Welcome to Farm School and to this week’s round-up, which I’m happy (and probably long overdue) to host here at Farm School, starting off with a little Ogden Nash for a lazy summer day:
by Ogden Nash
The firefly’s flame
Is something for which science has no name.
I can think of nothing eerier
Than flying around with an unidentified glow on a
And so to the round-up — with the help of Mr. Linky, while I’m off gathering eggs and watering flowers (today is the third day in a row of temps in the nineties and no rain).
Alkelda at Saints and Spinners is first in the hemisphere, Putting the Good Things Away with Marge Piercy (by the way, Alkelda is hosting the next issue of the Carnival of Children’s Literature, with submissions due July 20).
Sam Riddleburger has some haikus by writer and illustrator Cece Bell, including the first ever poem I’ve read about one of my favorite childhood meals, Toad in a Hole. Read his post to find out just how much he loves her, and her poetry. Sam also asks kidlitters to send in haikus for the showcase.
David at the excelsior file, who is “exploring the recovered memories of childhood while exploring my own second act through the world of kids books”, joins the Poetry Friday fray for the first time with a bang — and a bottle — with the ripping pirate poem Derelict by Young Ewing Allison. A hearty pirate welcome, David, to the treasure chest that is Poetry Friday!
cloudscome at a wrung sponge has a poem by Rumi on one-handed basket weaving and craftsmen practicing their craft, with cloudscome’s thoughts on the creative process and the questions, how and where do you write?
Laura at Wordy Girls offers a selection of poems, all 15 Words or Less, based on this week’s photo, which is of a beatiful hydrangea growing three steps from Laura’s front door. Add your own poem to the bouquet of comments in the previous link and Laura will add it to the blog post.
Jules at Seven Impossible Things Before Breakfast has a Poetry Friday post chock full goodies — lyrical song lyrics from one of her favorite bands, The Innocence Mission; and also Christopher Robin, and thoughts on the healing power of art, with a request to send along any art-as-healer stories. (Jules, I was this close to pulling Christopher Milne’s The Enchanted Places off the shelf the other day. I think I’ll have to go back and do it. Thanks.)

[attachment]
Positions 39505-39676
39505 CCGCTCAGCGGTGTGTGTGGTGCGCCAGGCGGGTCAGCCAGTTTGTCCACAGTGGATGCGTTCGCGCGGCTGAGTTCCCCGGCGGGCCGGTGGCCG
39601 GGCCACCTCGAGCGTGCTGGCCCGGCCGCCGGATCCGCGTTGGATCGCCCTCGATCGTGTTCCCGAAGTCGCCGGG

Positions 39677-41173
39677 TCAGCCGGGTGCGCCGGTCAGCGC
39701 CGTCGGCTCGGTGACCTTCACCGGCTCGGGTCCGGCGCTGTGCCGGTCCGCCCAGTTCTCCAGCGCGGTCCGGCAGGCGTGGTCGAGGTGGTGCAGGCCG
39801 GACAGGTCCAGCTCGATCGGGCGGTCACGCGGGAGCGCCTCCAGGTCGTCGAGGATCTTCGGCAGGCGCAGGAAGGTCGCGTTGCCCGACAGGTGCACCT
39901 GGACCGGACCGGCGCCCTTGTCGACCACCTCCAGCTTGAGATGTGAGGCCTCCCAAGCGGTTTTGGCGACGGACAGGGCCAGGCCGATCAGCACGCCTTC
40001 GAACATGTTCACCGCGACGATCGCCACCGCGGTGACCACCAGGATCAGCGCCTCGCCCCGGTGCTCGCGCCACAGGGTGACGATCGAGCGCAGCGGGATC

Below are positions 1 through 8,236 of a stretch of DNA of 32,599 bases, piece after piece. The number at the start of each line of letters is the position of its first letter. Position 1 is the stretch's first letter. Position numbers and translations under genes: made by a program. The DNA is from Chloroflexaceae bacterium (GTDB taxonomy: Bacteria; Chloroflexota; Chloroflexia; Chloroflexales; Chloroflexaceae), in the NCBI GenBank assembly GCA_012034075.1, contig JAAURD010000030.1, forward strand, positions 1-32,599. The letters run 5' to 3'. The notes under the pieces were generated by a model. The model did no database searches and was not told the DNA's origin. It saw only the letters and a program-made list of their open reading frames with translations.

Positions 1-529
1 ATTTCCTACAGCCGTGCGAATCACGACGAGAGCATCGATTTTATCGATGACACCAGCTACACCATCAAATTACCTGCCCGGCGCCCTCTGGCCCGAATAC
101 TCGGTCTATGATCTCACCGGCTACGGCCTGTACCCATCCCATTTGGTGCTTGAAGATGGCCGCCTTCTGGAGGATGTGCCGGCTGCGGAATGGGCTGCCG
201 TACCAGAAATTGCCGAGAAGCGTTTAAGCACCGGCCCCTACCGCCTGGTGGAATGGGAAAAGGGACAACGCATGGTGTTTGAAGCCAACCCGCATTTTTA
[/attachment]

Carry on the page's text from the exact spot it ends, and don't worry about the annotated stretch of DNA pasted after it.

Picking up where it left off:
Energetic Elaine Magliaro, my old Cybils poetry panel pal, is already thinking about this year’s Cybils, with a round-up post of of her own, revisiting the children’s poetry books she’s read and reviewed to date at both of her blogs, Wild Rose Reader and Blue Rose Girls. Speaking of Blue Rose Girls, Elaine has a Poetry Friday post there with a poem by Linda Pastan on the joys of finding A New Poet.
The delightfully named Becky at Becky’s Book Reviews offers the lyrics to the Lennon and McCartney song In My Life, to celebrate both the first meeting of poets John and Paul on this date 50 years ago and Ringo Starr’s birthday tomorrow. Becky also has a link to the nifty Blog, Blog Me Do.
Eva at Digital Changeling has A Little Lovecraft with some very scary cats. No, they’re not responsible for the fish problem mentioned at the top of the post. At least I don’t think so. And I hope you’re feeling better soon, Eva.
Marcie at World of Words captures summer in 13 words, with her Blueberry Haiku, inspired by weekend berry picking. And there’s more, in Marcie’s Poetry Friday 2 post, with a look at Nikki Grimes’s poetry collection (Marcie call it “a novel in verse”), What Is Goodbye?, about the death of a sibling.
Literacy Teacher at Mentor Texts & More offers thoughts on shelter and security with Leslie Bunder’s My Homeland. LT is also hosting the Picture Book Carnival, which sounds very, very intriguing (and has a deadline of July 31st). And don’t miss LT’s links for Summer Reading for Teachers of Writing — scroll all the way down the blogroll on the right to find them.
TadMack at Finding Wonderland agrees, it is a firefly kind of week, with Lawrence Ferlinghetti’s Are There Not Still Fireflies?, written shortly before September 11, 2001, about the flicker of possibilities.
Tricia at The Miss Rumphius Effect has been teaching a course on improving elementary math all week, and her mind is on numbers. She gives us a few poems about infinity. And don’t miss her post from last week on Joyful Education, about the article “The Neuroscience of Joyful Education”. We can usually add more joy to our studies around here by adding more poetry to our days. Or fireflies.
Rebecca at Ipsa Dixit, a terrific new-to-me blog I discovered just this week when Rebecca left a comment here, says goodbye to the long, long Spring with Mary Oliver’s Such Singing in the Wild Branches.
Suzanne at Adventures in Daily Living has a lovely July poem by Elsa Beskow — and wouldn’t you know, we just started making hay today. Thanks again for my lovely button, Suzanne. I’ll wear it proudly!
Melissa Wiley at Here in the Bonny Glen offers an excerpt from Walt Whitman’s Leaves of Grass, and notes, “The older my children get, the more children I have, the more Whitman means to me. He understands about wonder.”
Thank goodness for Google Alerts, which I just checked. Kimberley at lectitans leaves tomorrow for Florida, but not before posting her entry for Poetry Friday, the lyrics of the state song, Swanee River. Enjoy the magic and the Yoohoo, Kimberley.